Purpose: To evaluate the normal brains of adults and neonates for regional and age-related differences in apparent diffusion coefficient (ADC) and fractional anisotropy (FA).
Materials and methods: Eight healthy adults and 20 healthy neonates were examined with a 3.0-T head-only magnetic resonance (MR) imaging unit by using a single-shot diffusion-tensor sequence. Trace ADC maps, FA maps, directional maps of the putative directions of white matter (WM) tracts, and fiber-tracking maps were obtained. Regions of interest-eight in WM and one in gray matter (GM)-were predefined for the ADC and FA measurements. The Student t test was used to compare FA and ADC between adults and neonates, whereas the Tukey multiple-comparison test was used to compare FA and ADC in different brain regions in the adult and neonate groups.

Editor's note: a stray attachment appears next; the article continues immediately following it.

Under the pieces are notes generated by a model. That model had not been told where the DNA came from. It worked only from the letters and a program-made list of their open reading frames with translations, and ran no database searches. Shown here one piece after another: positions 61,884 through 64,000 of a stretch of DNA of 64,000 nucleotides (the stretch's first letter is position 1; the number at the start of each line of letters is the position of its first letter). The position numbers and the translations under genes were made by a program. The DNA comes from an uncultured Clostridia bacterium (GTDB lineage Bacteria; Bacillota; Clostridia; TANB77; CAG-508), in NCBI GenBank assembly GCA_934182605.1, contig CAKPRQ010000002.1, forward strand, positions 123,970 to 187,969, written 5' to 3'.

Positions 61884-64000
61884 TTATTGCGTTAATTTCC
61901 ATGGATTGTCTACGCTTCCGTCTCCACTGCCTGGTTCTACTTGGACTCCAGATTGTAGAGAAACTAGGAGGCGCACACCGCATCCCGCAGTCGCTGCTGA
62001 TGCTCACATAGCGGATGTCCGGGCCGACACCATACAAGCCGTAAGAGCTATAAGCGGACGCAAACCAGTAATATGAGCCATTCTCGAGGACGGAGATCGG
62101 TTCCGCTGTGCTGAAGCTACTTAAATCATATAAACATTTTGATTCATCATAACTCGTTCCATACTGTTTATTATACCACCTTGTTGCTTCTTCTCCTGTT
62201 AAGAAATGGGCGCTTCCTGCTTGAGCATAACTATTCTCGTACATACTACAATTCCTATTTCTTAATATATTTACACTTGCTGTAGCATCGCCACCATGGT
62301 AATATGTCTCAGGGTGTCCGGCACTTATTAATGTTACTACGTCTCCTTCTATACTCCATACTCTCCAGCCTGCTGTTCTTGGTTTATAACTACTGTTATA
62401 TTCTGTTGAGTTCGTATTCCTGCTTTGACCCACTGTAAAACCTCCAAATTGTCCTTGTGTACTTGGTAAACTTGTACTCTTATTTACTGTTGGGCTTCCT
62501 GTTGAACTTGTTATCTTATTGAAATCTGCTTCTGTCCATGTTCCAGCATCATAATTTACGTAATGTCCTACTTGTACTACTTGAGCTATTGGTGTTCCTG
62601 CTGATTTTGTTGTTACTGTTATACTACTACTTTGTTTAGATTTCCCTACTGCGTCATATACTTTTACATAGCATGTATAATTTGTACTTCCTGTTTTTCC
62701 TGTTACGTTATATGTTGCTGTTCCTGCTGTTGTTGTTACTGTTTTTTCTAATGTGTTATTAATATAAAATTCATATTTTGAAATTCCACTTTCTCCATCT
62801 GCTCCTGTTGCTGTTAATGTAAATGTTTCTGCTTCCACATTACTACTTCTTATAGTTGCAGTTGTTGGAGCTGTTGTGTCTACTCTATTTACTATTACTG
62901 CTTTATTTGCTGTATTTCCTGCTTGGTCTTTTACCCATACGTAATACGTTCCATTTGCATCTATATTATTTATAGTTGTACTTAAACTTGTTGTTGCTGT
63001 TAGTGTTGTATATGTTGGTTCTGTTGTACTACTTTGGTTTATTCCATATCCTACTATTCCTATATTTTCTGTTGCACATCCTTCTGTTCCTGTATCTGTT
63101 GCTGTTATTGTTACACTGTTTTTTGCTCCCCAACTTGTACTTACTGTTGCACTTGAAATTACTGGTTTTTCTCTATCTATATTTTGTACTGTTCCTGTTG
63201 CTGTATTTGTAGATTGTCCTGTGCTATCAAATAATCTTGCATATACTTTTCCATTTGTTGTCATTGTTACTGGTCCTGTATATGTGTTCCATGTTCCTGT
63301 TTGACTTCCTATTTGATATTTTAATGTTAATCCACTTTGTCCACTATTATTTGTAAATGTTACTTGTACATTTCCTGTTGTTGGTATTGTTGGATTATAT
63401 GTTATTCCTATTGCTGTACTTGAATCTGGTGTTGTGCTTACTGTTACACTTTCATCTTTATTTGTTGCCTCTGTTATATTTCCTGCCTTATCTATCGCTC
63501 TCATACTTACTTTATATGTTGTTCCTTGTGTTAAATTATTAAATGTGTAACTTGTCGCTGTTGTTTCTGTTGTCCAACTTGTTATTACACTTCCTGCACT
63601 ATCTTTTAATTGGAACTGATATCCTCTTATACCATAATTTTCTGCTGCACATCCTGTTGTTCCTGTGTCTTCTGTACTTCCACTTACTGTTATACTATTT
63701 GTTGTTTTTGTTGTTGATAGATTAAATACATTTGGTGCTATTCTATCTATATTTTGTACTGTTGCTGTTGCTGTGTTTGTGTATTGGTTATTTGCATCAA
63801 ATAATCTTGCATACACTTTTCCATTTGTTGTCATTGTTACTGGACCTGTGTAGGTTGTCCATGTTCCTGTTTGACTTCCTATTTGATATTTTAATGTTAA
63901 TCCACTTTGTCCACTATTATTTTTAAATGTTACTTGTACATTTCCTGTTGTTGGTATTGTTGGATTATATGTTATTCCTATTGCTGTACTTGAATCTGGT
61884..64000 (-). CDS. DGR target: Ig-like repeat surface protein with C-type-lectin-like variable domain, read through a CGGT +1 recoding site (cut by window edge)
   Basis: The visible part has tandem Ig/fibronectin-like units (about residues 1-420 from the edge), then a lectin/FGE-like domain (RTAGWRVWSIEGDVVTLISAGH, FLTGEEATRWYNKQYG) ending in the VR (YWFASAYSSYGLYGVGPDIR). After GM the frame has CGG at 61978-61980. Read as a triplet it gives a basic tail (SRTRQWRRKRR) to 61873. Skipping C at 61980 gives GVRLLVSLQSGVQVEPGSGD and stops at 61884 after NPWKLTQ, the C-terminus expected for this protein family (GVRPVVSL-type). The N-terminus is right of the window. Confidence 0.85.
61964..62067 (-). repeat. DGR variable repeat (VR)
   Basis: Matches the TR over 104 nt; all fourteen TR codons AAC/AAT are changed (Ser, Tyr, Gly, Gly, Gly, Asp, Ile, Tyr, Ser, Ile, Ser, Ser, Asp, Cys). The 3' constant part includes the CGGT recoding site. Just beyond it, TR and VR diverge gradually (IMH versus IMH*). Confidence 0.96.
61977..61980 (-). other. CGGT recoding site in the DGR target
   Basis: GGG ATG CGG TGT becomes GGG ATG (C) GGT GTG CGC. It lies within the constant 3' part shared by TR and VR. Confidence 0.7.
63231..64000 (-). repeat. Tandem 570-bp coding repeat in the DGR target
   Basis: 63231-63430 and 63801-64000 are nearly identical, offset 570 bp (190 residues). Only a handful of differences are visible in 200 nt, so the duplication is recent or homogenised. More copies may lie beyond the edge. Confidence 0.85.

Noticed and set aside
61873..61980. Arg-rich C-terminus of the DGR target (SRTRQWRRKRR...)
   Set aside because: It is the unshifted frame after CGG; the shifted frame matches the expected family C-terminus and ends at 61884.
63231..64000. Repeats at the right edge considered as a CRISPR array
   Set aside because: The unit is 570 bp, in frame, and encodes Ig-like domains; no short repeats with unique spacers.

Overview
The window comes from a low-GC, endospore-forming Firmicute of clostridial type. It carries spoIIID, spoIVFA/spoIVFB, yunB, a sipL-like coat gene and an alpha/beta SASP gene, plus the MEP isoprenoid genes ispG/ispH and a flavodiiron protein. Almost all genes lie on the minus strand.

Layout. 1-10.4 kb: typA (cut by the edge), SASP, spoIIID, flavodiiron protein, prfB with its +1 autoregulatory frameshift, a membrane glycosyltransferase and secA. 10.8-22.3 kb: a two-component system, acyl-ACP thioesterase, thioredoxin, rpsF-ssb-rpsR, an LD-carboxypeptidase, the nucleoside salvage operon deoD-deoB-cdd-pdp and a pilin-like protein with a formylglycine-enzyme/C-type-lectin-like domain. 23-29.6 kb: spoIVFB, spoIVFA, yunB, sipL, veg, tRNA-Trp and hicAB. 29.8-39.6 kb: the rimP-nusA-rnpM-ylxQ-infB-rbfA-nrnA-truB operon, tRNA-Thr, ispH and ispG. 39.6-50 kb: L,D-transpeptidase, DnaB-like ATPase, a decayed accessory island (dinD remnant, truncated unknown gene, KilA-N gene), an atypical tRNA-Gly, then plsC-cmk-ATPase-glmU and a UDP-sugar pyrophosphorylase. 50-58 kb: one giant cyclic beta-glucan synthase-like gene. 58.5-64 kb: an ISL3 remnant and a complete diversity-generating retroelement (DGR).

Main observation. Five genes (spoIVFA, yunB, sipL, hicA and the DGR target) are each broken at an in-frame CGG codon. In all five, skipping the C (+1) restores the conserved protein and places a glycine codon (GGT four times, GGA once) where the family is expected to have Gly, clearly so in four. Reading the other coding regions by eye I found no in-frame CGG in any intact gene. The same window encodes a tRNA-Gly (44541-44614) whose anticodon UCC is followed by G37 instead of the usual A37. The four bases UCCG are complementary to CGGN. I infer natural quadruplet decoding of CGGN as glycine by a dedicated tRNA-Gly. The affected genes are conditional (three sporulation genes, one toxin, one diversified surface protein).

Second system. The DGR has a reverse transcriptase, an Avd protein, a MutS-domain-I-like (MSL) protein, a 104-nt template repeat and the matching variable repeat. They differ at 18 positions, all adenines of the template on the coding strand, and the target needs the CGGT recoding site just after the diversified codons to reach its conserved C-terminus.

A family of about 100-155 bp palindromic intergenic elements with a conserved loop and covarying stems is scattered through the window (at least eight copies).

Results: A global elevation in ADC (P <.001) in both GM and WM and a reduction in FA (P <.001) in WM were observed in neonates as compared with these values in adults. In addition, significant regional variations in FA and ADC were observed in both groups. Regional variations in FA and ADC were less remarkable in adults, whereas neonates had consistently higher FA values and lower ADC values in the central WM as compared with these values in the peripheral WM. Fiber tracking revealed only major WM tracts in the neonates but fibers extending to the peripheral WM in the adults.
Conclusion: There were regional differences in FA and ADC values in the neonates; such variations were less remarkable in the adults.